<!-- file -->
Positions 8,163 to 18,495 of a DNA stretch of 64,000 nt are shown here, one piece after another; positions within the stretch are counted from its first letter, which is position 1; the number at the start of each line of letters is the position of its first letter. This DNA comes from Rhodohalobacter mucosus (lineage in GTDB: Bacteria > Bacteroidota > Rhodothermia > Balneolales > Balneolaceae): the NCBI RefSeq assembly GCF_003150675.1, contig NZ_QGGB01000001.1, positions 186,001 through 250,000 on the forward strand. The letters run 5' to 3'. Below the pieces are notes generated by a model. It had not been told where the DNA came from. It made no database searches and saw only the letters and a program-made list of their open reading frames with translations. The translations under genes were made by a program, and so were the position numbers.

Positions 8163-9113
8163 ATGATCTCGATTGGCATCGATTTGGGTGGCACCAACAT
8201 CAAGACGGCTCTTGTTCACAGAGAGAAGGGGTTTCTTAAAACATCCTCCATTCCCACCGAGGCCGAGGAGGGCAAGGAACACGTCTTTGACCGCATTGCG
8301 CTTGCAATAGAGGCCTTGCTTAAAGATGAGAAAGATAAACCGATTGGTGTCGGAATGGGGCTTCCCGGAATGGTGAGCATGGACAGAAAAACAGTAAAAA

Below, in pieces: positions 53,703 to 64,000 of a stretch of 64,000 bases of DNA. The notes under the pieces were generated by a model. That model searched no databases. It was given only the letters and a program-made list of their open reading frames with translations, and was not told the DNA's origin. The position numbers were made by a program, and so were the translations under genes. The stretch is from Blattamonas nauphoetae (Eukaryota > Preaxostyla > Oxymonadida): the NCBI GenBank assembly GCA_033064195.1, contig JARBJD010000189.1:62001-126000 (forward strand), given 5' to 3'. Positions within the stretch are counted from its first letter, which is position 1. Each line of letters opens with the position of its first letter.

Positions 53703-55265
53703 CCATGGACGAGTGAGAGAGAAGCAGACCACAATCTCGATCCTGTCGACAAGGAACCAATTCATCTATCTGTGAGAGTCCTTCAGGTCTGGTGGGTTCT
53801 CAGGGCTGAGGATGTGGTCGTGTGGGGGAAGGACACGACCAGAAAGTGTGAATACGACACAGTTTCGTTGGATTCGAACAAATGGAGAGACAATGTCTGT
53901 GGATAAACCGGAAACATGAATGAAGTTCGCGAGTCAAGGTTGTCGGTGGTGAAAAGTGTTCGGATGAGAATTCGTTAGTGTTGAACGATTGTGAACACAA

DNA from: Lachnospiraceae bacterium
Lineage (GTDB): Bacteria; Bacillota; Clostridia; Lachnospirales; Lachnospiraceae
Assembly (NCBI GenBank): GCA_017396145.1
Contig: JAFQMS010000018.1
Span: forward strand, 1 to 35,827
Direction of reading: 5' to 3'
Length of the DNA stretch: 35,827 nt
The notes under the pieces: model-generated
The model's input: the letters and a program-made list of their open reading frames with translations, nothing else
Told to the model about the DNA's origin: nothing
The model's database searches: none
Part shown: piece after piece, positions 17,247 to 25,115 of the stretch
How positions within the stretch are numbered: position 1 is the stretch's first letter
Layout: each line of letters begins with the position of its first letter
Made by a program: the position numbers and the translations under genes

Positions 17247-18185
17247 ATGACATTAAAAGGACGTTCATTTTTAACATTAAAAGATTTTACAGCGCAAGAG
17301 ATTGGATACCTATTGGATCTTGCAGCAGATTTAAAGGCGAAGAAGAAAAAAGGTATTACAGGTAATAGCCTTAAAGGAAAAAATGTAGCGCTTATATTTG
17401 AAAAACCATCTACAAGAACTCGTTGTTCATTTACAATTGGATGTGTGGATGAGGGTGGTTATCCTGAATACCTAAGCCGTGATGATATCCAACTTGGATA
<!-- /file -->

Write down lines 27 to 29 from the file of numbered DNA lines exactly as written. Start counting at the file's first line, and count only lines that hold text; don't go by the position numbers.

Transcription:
17247 ATGACATTAAAAGGACGTTCATTTTTAACATTAAAAGATTTTACAGCGCAAGAG
17301 ATTGGATACCTATTGGATCTTGCAGCAGATTTAAAGGCGAAGAAGAAAAAAGGTATTACAGGTAATAGCCTTAAAGGAAAAAATGTAGCGCTTATATTTG
17401 AAAAACCATCTACAAGAACTCGTTGTTCATTTACAATTGGATGTGTGGATGAGGGTGGTTATCCTGAATACCTAAGCCGTGATGATATCCAACTTGGATA